Working with teenagers is a particular interest of mine because I enjoy their unique perspectives and the challenges that they present in therapy. One of my first priorities is to form a trusting relationship with the teen so that he feels comfortable, respected and safe. Sometimes this relationship forms quickly and easily and sometimes a solid working relationship takes many sessions over a period of months to be established.

Another priority for my work with teenagers is having clear goals and expectations about the therapy process. This involves figuring out what concerns the teen has as well as what concerns the adults in his/her life have since teens frequently come to therapy at the prompting of someone else. Over the first few sessions, as the teen and I get to know each other, we discuss how therapy might be useful in addressing concerns and we agree on the particular goals, strategies and format for the therapy. Teens often feel most safe in therapy when they are included in decisions about who else is involved in their therapy. So we talk throughout the therapy about how people such as parents, friends or teachers might be included, using a plan that fits the needs of that teen’s particular situation at any given time.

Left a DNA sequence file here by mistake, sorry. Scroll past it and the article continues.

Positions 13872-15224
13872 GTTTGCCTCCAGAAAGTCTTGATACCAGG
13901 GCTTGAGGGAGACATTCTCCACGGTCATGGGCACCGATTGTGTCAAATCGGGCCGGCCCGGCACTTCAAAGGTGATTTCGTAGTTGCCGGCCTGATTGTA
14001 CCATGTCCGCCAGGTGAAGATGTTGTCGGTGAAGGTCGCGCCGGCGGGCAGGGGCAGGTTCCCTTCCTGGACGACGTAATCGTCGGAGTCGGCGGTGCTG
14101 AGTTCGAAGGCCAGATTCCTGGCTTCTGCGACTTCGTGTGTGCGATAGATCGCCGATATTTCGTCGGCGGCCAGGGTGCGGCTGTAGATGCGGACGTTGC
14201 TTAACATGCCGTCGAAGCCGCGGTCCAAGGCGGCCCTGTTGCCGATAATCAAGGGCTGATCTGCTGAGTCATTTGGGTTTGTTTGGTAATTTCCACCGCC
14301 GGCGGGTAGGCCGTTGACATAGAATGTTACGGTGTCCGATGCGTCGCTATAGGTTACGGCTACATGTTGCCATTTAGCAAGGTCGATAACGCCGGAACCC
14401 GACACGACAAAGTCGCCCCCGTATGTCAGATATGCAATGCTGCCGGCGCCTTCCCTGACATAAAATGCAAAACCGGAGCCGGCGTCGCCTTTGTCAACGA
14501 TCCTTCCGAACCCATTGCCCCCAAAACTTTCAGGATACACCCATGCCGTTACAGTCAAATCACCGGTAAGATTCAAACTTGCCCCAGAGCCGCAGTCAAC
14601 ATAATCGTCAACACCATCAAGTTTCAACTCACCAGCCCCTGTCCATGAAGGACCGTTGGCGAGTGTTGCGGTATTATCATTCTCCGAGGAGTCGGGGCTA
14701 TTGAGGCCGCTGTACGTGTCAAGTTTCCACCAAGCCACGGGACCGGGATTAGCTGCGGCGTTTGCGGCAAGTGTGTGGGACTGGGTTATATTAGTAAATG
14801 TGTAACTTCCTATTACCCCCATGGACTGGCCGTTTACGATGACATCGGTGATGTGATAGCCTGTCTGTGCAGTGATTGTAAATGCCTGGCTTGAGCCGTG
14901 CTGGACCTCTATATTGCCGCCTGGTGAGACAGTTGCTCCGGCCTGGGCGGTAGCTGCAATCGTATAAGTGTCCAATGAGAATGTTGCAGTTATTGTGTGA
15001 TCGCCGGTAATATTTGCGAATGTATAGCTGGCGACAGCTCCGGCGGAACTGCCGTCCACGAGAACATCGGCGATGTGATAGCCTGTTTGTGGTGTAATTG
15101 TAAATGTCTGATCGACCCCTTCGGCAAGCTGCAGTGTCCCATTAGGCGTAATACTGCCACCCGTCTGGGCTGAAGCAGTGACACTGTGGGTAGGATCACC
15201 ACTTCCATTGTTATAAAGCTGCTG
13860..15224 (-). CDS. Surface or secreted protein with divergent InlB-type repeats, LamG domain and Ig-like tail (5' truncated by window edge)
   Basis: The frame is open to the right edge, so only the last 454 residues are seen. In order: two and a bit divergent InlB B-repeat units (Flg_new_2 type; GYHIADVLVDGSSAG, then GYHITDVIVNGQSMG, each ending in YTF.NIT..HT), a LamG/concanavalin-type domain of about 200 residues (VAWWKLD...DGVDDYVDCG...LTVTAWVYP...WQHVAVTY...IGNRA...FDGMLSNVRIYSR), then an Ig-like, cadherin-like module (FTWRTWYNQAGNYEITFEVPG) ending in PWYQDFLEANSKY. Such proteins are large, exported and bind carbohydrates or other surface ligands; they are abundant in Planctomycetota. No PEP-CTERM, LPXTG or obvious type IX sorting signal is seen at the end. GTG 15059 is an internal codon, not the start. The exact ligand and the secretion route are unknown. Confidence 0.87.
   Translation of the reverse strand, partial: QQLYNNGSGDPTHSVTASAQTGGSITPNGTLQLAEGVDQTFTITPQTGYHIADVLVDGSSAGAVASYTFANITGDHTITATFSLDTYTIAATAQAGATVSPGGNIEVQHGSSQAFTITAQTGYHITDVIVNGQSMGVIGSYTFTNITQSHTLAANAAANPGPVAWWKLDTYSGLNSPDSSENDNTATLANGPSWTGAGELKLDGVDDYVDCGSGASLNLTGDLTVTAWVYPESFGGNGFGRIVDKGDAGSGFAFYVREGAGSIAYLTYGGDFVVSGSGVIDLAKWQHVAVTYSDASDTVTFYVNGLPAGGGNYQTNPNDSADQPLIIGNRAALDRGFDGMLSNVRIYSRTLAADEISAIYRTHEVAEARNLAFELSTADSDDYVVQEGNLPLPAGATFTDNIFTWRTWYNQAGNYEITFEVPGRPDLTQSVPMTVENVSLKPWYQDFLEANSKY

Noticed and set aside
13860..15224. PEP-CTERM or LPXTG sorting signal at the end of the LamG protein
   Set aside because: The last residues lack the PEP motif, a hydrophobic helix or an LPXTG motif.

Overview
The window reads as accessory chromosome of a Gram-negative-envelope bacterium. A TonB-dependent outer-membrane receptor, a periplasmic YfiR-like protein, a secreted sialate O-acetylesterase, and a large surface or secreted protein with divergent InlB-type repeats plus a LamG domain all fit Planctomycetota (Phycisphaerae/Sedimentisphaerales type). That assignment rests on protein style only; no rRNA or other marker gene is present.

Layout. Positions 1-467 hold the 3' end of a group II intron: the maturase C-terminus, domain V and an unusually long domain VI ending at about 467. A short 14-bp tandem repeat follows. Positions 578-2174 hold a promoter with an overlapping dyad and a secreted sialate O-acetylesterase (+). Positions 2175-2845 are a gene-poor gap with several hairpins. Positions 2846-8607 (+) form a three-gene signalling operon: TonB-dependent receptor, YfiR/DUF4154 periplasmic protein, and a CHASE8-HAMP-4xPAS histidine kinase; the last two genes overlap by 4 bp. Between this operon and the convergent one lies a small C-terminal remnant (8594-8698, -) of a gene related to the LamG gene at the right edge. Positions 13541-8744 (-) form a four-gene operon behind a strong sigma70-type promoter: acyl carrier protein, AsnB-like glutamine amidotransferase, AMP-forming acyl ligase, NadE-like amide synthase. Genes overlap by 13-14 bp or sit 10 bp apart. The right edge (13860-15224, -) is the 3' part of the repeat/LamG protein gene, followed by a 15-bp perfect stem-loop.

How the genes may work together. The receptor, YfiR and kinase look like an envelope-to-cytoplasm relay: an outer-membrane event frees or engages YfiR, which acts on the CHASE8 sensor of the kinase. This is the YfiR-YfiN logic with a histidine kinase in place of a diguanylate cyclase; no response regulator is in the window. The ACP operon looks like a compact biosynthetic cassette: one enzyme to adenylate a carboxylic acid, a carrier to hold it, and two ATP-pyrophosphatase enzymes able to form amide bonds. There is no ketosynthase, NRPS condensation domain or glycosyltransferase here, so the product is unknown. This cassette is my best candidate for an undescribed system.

Most teens engage primarily in talk therapy with me, although I will bring in strategies and techniques from other types of therapy as appropriate, such as journaling, creative tasks using art materials, music or movement, mindfulness exercises or structured therapeutic worksheets. One of my primary goals with teens is that they leave each session with something of benefit and that when our work together is finished, they have had a positive experience that supports them in using therapy at other times of challenge or stress in their lives.

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I am not alone; I am loved; I am enough.